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        Distribution of emm genotypes among group A streptococcus isolates from patients with severe invasive streptococcal infections in Japan, 2001–2005
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        Distribution of emm genotypes among group A streptococcus isolates from patients with severe invasive streptococcal infections in Japan, 2001–2005
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        Distribution of emm genotypes among group A streptococcus isolates from patients with severe invasive streptococcal infections in Japan, 2001–2005
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Summary

We surveyed emm genotypes of group A streptococcus (GAS) isolates from patients with severe invasive streptococcal infections during 2001–2005 and compared their prevalence with that of the preceding 5 years. Genotype emm1 remained dominant throughout 2001 to 2005, but the frequency rate of this type decreased compared with the earlier period. Various other emm types have appeared in recent years indicating alterations in the prevalent strains causing severe invasive streptococcal infections. The cover of the new 26-valent GAS vaccine fell from 93·5% for genotypes of isolates from 1996–2000 to 81·8% in 2001–2005.

Footnotes

†Other group members are listed in the Appendix.

Group A streptococcus (GAS) is one of the most common human pathogens and causes a wide array of infections, the most frequent of which is acute pharyngitis (strep throat). Many streptococcal virulence factors have been implicated in the pathogenesis of streptococcal infection including pyrogenic exotoxins (SpeA, SpeB and SpeC) and M protein. M protein protects GAS from phagocytosis by polymorphonuclear leukocytes [1, 2]. More than 90 of M serotypes have been identified, and a molecular approach to identification of emm (M protein) genes has also been documented [3]. From the late 1980s, severe invasive infections such as streptococcal toxic shock-like syndrome (TSLS) and necrotizing fasciitis (NF) caused by GAS became a serious problem in both developed and developing countries. The first defined case of TSLS in Japan was reported in 1992 [4]. In almost all of the countries which have surveyed the prevalence of M serotypes, strains of emm3 and emm1 genotypes are dominant in causing severe invasive infections. In Japan, where periodic sampling surveys are performed on a 5-year cycle, emm1 remained the most frequent from1992 to 2000, but emm3 strains which predominated from 1992 to 1995 decreased during 1996–2000 [5].

In this study, we report the frequency of genotypes of isolates from patients with severe invasive streptococcal infections, TSLS and/or NF, from 2001 to 2005 in Japan and compare these data with the preceding sampling period from 1996 to 2000.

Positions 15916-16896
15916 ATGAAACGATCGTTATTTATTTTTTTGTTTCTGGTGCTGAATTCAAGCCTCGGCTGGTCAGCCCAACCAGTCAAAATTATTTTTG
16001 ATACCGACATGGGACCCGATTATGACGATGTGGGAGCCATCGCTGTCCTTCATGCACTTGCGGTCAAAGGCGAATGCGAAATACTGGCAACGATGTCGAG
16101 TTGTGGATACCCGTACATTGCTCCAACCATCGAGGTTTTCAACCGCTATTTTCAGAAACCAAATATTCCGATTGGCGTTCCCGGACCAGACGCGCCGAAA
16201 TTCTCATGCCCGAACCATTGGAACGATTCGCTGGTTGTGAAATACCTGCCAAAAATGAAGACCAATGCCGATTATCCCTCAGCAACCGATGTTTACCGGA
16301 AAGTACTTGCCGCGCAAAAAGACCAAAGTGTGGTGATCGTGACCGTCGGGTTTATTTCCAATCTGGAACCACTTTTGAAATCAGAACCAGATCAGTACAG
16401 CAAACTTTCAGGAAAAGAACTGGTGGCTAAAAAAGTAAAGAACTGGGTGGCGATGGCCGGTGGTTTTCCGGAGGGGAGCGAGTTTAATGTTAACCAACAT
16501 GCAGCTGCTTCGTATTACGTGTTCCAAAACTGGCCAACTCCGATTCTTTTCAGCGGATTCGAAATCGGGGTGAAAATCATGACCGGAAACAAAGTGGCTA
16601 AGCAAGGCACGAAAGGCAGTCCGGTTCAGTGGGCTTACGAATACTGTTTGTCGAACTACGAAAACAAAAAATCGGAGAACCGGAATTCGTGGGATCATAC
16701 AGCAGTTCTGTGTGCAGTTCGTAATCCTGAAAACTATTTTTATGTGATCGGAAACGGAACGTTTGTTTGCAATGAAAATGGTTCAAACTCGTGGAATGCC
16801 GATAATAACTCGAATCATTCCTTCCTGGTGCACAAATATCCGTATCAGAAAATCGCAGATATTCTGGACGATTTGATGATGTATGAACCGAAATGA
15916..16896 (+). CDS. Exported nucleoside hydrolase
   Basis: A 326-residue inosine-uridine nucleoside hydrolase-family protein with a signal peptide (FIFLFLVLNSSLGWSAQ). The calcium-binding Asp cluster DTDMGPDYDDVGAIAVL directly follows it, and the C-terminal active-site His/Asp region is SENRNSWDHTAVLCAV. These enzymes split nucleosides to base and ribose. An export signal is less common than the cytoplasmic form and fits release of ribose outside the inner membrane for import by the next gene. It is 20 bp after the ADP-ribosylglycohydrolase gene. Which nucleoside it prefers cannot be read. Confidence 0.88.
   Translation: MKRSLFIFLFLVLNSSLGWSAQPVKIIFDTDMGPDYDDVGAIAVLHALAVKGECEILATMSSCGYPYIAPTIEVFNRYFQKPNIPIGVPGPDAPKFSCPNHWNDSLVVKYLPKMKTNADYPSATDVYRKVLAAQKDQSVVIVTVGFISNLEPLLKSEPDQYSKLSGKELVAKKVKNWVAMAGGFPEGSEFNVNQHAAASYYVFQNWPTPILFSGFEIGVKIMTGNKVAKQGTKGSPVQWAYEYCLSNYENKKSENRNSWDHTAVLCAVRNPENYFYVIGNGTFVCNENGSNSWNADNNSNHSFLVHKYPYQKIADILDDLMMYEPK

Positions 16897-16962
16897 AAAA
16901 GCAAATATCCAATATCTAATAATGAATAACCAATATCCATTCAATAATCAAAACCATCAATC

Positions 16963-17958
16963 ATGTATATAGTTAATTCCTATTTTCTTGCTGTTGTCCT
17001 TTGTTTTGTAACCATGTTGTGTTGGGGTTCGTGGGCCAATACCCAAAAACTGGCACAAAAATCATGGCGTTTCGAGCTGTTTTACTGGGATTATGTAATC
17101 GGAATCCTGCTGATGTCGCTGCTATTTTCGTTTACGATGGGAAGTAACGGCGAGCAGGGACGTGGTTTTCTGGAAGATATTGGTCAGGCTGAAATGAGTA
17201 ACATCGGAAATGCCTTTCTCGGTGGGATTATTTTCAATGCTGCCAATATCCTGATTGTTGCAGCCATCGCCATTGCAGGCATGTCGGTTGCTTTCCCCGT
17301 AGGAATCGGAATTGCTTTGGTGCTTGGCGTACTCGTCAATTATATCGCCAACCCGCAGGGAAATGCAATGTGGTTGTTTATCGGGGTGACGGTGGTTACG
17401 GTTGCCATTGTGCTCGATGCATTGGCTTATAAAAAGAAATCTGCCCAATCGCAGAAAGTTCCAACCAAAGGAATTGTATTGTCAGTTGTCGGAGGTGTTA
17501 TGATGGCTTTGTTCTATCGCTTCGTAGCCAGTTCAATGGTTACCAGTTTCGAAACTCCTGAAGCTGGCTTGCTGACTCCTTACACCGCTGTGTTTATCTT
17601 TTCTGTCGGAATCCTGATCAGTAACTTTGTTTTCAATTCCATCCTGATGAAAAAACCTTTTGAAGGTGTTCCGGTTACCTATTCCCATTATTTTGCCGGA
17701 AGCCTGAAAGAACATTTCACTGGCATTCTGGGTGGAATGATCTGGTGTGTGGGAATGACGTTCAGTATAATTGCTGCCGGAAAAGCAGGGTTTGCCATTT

Information on patients with severe invasive streptococcal infections and emm genotypes of the isolates during the period of 2001–2005 was submitted to the National Institute of Infectious Diseases from the branch offices of reference centre and cooperative hospitals [5]. The diagnostic criteria of TSLS were based principally on those described by the Working Group on Severe Streptococcal Infections (1993) [6].

A total of 137 GAS isolates were cultured predominantly from sterile sites of patients with severe invasive infections during the period of 2001–2005. The ratio of each genotype compared between the two sampling periods is given in the Figure. Isolates of emm1 remained dominant over the two periods, accounting for 50 out of 93 (53·8%) cases in 1996–2000 and 57 out of 137 (41·6%) cases in 2001–2005; there was a slight reduction in the ratio of emm1 to other genotypes. On the other hand, emm3 isolates increased dramatically from 1·08% (1/93) to 9·49% (13/137) (P<0·01). It is noteworthy that this genotype was already prevalent (33%) among TSLS isolates more than 10 years previously [5] and despite the marked decrease in the 1996–2000 sampling period, its prevalence is clearly increasing in more recent years. Fewer than seven emm genotypes were isolated each year in 1996–2000, while 8–15 emm genotypes were recorded in the subsequent years. A total of 15 emm genotypes were isolated during 1996–2000 compared with 23 emm genotypes in the later period; 10 genotypes (emm58, emm60, emm73, emm78, emm91, emm103, emm112, st2147, stg485 and stg652) were isolated from patients in the later period but were absent in the first sampling period (Fig.). These results indicate the change and diversity of genotypes over time in Japan.